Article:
... reboots are years between, and in scheduled windows.
Care to publish the IP of your machine?
Of course don't do that, only a fool would do that if you're not rebooting to a new kernel more often.
Which one of my machines? And which interface?
Feel better now?
But anyhow, I probably should have written "... reboots are years between, or in scheduled windows."
And that said, not all machines are reachable by hackers, or useful to them. Some I have are on their own network, with no physical connection to other networks. Others are behind several layers of firewalls and have no security anyhow.
You don't put heavy duty security locks on your bathroom door, do you?
And if that wasn't enough, there are many kernel security fixes that do not apply, so a reboot isn't needed. If a server isn't running ext4, chances are that it doesn't need to be rebooted after a fix to the ext4 code. And if the fix is to a module, reinserting the new module will generally suffice.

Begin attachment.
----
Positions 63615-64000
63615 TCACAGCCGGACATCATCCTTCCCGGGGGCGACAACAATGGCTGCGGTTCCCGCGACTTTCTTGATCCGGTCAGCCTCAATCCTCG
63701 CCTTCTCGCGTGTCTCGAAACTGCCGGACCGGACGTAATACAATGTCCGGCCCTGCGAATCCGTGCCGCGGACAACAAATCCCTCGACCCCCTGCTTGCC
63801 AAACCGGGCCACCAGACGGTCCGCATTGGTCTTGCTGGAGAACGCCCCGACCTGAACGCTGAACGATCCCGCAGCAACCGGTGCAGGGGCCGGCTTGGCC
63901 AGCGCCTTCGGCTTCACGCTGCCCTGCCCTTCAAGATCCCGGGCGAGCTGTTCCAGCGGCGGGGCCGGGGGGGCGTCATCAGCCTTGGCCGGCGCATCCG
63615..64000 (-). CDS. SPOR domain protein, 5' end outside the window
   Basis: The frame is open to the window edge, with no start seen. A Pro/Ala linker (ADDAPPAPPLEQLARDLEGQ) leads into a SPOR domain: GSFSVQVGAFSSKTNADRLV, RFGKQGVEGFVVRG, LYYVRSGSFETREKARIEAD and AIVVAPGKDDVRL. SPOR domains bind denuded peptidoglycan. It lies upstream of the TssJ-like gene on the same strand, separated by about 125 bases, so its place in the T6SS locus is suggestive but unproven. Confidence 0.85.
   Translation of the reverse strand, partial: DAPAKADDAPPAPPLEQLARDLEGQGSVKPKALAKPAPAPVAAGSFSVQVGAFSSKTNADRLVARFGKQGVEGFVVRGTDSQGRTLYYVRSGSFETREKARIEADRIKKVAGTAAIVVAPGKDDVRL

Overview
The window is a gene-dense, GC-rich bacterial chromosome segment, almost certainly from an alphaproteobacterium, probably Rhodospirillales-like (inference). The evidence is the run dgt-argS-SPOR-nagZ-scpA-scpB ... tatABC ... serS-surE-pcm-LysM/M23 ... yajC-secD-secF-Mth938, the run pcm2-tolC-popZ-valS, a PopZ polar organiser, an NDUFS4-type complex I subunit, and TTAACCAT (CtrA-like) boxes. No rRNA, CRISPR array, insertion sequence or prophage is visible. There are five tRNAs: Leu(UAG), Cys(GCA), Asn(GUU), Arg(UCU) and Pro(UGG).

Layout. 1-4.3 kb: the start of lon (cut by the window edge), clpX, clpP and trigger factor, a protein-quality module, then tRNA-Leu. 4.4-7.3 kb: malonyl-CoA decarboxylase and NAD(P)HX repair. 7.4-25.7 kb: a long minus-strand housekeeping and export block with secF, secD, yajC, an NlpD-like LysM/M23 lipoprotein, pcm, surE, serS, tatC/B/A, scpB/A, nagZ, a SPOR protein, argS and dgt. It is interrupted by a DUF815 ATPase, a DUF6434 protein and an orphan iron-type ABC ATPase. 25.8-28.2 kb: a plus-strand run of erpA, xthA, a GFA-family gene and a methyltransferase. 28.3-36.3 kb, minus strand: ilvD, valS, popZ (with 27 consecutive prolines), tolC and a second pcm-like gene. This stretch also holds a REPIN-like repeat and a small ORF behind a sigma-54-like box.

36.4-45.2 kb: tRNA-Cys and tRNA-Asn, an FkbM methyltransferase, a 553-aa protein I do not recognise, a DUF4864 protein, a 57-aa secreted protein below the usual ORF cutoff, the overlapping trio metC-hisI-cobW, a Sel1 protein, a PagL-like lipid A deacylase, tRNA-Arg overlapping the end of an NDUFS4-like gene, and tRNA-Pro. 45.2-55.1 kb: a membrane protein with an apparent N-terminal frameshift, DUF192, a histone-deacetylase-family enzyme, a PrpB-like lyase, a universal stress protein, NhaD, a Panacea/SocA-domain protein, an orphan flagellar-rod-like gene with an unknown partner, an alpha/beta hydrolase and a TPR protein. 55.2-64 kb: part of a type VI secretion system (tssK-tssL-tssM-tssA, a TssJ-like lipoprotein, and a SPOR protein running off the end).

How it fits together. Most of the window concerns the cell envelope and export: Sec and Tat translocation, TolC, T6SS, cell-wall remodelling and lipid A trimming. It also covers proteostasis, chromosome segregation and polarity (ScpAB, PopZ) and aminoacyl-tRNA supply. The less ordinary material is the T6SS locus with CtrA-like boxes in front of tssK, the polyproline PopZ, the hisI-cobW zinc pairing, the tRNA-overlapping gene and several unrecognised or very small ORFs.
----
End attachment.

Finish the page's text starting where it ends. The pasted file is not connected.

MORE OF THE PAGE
I actually read the release notes for security fixes.
Have you even looked at systemd? By your comments I don't think so.
That you don't think was assumed, but thank you for confirming the suspicion.
Yes, I have tried systemd. I try it every day. And it still cannot do what I need the system to do, especially with its own embedded udev which prevents existing applications from working, but also because it's pure hell to configure/reconfigure, especially in an automated fashion due to the MSDOS INI files and what should be an init process overriding the superuser.
No, the mail server does not need to be shut down if I shut down the locking daemon due to replacing another server that the mail daemon doesn't even talk to. And I may want multiple servers with the same configuration but with different services started, so they can be ready for a manual switch of services. And much else that is easy with systemd or upstart, but a huge amount of work with systemd. I want to be able to do things without jumping through hoops.